…Metaphorically, I was focusing more on malarkey than chunk.  And our ability to arrange the chunks we’re working with.  I want to sharpen the skill of efficiently holding the weightiest pieces I can carry and attach them to the next ones as they bubble to the surface.  Which means figuring out which ones to throw away in order to make room for the ones that count.  And not in a way that tells the self serving story I want to hear. In an objective way that reveals the facts.

That is agreeable. Being repeatable and passing review demonstrates that we can operate objectively or in a sciencie fashion. Objectivity must be seen by more than one person.

 

 
 
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26 April 2019 02:48
 

I can entertain your contextual deviation.

All my role models insisted that the best way to know one’s core self is to wear a hundred personas and treat each day as an unfolding series of vaudeville routines. When in doubt, hilarity. That’s my motto.

 
 
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26 April 2019 07:50
 
Nhoj Morley - 26 April 2019 02:48 AM

...
All my role models insisted that the best way to know one’s core self is to wear a hundred personas and treat each day as an unfolding series of vaudeville routines. When in doubt, hilarity. That’s my motto.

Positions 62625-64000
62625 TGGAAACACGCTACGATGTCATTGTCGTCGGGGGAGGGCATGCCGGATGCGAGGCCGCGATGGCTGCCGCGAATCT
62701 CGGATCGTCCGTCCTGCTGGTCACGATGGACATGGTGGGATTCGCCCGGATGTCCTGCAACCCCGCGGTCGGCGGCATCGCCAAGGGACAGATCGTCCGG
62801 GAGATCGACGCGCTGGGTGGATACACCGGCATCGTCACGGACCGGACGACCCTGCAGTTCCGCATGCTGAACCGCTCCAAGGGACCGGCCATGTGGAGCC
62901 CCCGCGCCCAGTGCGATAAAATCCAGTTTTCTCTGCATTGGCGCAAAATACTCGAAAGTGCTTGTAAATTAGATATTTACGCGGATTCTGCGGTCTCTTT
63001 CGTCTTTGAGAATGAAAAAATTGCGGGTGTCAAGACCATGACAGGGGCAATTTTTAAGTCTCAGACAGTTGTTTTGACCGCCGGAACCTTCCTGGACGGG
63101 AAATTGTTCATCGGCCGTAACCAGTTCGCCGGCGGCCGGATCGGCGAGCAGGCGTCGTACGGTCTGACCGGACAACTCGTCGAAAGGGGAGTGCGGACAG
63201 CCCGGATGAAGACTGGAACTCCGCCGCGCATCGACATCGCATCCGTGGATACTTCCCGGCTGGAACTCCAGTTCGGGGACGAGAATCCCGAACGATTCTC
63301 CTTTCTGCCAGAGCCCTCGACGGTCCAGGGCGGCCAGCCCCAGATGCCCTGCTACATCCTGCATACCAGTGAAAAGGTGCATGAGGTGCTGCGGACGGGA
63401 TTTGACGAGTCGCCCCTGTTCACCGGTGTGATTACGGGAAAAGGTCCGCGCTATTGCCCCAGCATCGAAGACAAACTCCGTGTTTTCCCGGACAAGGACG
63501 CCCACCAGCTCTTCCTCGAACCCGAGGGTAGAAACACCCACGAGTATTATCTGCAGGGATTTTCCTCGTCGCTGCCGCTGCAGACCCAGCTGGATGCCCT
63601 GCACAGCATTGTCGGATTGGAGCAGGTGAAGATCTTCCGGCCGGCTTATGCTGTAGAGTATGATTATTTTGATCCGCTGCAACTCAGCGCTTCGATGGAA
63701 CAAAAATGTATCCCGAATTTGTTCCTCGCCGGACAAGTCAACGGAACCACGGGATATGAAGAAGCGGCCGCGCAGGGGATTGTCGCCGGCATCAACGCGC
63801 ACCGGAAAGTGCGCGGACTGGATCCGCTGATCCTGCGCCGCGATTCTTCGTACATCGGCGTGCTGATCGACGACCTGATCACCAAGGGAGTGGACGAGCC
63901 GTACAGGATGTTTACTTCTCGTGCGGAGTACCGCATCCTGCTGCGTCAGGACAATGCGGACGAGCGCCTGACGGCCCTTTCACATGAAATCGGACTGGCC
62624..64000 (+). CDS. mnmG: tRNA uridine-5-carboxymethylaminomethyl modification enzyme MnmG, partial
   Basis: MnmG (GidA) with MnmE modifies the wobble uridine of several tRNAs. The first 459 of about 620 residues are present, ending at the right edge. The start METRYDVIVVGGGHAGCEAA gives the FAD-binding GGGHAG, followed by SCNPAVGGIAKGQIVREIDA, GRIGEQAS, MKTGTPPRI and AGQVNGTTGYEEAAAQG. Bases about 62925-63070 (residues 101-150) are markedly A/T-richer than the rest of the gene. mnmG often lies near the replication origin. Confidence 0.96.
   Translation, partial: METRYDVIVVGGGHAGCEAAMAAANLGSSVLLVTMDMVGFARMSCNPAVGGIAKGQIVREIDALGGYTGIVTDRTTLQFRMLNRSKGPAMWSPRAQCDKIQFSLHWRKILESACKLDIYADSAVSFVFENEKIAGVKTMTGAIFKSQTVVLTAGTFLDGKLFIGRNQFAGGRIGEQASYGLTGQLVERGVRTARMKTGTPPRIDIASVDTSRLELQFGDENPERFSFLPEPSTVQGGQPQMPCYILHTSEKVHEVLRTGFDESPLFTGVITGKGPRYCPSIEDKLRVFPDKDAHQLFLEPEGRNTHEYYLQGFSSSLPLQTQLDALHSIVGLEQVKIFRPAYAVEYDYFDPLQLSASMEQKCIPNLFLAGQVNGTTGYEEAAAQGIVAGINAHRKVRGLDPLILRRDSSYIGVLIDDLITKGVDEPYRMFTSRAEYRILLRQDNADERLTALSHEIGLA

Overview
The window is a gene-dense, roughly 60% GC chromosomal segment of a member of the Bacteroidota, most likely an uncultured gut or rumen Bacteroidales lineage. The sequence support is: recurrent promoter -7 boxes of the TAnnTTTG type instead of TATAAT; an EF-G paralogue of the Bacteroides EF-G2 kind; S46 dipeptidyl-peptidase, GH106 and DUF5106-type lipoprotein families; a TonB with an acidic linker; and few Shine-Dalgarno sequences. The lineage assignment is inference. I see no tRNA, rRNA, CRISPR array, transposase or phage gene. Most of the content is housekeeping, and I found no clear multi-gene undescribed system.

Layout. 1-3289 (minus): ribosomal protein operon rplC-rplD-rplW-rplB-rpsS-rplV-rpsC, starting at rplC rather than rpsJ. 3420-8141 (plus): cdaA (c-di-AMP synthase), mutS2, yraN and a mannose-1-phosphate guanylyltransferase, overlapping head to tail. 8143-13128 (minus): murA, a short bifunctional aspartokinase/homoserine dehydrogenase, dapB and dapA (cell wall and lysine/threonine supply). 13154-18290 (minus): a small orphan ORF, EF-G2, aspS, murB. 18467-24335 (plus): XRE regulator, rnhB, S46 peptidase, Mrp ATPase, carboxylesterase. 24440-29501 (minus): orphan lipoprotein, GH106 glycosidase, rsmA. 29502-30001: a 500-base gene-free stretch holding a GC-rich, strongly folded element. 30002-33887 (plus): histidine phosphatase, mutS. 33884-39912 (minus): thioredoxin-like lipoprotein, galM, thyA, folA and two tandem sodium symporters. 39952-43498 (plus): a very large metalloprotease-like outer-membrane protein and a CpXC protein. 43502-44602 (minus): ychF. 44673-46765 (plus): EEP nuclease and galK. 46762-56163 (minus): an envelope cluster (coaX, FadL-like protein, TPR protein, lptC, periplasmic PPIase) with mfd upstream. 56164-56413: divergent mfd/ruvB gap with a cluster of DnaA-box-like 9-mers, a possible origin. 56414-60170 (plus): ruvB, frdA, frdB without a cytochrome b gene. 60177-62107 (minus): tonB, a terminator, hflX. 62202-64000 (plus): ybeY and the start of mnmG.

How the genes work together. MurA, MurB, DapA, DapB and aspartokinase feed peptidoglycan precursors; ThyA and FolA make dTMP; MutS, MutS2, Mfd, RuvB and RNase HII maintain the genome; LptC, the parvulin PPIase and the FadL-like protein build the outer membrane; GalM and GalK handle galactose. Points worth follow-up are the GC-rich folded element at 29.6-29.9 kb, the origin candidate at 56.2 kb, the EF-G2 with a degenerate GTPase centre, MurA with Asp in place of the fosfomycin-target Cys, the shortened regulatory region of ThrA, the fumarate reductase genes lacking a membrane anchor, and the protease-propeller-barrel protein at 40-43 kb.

Excellent motto.  While the hateful stuff is most decidedly unfunny, it is difficult for it to fester in ourselves when we are able to recognize and laugh at our own foibles.

 
 
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26 April 2019 10:29
 
Nhoj Morley - 26 April 2019 12:27 AM
proximacentauri - 25 April 2019 09:45 PM

  It’s the rare bird who is continually on their cognitive guard against all the trappings and pitfalls of the reasoning process. I know I need to do better and I suppose recognition of one’s limitations is at least a start. This topic reminds me of the phrase…“use your brain, don’t let your brain use you.”

In my judgement, if by nature, by nurture (or both), your cognitive processes tend to be analytical vs intuitive, you have a leg up. Intuition has its place, but it shouldn’t override critical reasoning.

I must seize your handy metaphors while they are still warm. I assume you mean intuition of the learning type versus fully cognitive reasoning. What if both kinds were carried out or performed by the same means? Self-shepherding is our means of being analytical. When the same function plays without any cognitive shepherding or self-possession, that is our means of being intuitive. They are both a product of narrative ability. Intuition comes naturally but is irresponsible and establishes authorities. Being analytical is achieved by taking possession of the process. To do it requires possession and we struggle to accomplish the training.